We had a child free wedding when dd was exactly 5 months old. She has a dairy allergy, wouldnt take a bottle and ebf. I thought I wouldn't be able to go and we went down the route of dh going alone then I really thought about it and realised lifes too short and all I was doing was trying to make a point. It was difficult but it worked. I fed the baby before we left then after the ceremony nipped home and fed again. After the meal my Mum brought dd to me and I fed her again. Mum put her down to sleep at home and all was well.
As for helping out I've found it easier to work around things dh enjoys doing and praise the efforts. For example he is happy to take the children to the park and talk to the other parents there so I let him go and I tidy up, do the dishes etc rather than nag at him for hours about him not helping with the dishes.
Take time for you also and you will feel better. Find a time you will be able to stick to and set it aside for you and do something that you enjoy and makes you feel good. Go for a run, swim, read a book in a coffee shop, get your nails done. Don't cancel because your ds hasn't had a nap or is due a feed or is needing changed or is teething. Treat it like an appointment and leave then return in an hour and after a while you'll feel in better control and your dh will be used to this happening and be used to taking the responsibility even if only for that hour.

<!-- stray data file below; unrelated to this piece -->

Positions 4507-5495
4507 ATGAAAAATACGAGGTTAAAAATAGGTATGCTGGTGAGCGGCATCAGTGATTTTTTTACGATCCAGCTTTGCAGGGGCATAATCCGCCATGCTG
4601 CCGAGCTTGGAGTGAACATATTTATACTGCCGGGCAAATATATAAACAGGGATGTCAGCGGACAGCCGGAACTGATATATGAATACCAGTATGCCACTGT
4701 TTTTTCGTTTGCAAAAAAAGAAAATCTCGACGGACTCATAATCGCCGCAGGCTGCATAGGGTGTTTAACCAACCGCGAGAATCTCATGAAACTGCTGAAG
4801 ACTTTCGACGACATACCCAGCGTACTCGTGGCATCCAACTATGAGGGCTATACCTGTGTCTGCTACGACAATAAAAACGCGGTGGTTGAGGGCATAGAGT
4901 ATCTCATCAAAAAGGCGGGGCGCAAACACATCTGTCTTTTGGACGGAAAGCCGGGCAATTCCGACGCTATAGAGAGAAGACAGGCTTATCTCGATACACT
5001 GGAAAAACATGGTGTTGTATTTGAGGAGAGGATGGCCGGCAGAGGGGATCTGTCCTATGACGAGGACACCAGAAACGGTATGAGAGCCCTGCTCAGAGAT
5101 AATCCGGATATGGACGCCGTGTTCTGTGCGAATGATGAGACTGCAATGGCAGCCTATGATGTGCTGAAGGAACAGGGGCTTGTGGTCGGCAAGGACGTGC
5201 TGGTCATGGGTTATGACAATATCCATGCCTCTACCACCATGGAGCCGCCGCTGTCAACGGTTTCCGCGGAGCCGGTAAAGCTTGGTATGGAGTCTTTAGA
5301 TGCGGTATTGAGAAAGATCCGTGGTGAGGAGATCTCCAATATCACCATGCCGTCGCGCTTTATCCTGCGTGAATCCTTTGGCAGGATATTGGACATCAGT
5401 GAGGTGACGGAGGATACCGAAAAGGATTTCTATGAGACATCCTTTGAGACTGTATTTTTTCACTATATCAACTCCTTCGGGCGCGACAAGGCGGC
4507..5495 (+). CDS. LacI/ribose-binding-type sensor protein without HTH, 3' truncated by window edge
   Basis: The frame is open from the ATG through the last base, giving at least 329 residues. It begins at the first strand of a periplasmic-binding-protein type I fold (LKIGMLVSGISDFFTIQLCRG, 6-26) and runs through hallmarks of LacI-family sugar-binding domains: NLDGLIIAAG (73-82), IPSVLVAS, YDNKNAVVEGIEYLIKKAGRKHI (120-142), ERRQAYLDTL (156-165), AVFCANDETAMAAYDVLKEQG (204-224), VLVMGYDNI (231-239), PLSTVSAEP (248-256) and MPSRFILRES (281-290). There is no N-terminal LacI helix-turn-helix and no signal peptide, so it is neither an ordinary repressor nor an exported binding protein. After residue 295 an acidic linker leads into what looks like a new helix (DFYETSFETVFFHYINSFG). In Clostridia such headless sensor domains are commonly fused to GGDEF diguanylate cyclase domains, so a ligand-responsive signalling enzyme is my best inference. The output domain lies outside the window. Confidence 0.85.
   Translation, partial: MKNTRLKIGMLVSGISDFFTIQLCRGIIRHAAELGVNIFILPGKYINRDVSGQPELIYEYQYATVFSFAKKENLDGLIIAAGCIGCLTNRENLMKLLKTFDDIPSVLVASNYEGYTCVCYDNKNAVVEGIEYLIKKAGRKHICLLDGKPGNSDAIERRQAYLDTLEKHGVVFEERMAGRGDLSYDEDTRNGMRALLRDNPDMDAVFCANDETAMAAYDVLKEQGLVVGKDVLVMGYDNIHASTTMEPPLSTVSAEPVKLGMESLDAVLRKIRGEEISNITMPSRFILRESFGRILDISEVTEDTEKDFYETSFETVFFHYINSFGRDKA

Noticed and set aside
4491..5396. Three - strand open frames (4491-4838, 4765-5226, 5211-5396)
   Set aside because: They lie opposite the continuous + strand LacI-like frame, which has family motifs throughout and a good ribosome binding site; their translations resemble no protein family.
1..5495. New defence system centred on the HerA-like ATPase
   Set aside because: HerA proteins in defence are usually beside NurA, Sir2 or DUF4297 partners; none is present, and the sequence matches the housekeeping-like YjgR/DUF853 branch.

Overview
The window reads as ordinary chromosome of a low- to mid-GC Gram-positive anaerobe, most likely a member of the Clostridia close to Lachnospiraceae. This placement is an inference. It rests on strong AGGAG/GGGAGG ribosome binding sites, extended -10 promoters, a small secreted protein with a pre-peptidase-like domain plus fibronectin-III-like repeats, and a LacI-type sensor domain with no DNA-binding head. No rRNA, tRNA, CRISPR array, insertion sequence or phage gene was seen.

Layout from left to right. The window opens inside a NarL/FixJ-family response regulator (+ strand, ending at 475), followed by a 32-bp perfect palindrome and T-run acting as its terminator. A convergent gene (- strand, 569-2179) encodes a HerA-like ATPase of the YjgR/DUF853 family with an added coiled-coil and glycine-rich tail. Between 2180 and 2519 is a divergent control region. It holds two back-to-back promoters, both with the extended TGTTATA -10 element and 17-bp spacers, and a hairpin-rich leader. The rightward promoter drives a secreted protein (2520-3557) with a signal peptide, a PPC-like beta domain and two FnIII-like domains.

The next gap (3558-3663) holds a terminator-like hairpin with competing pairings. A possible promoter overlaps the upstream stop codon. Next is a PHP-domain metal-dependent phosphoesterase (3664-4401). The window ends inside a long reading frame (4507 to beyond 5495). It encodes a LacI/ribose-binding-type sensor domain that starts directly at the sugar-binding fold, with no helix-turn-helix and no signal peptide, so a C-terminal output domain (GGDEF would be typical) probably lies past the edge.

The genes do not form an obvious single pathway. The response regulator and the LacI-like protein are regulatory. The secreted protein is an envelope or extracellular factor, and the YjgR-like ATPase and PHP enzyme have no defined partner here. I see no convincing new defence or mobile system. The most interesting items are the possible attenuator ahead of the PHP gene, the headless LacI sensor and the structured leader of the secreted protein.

HelenaDove Sun 18-Sep-16 00:23:59

sharon i could not micro manage someone to that extent. My fanjo would slowly close up every time i looked at him.

And i didnt fail to notice that when you went to that wedding it was you and your mum , the women doing all the running around with the baby.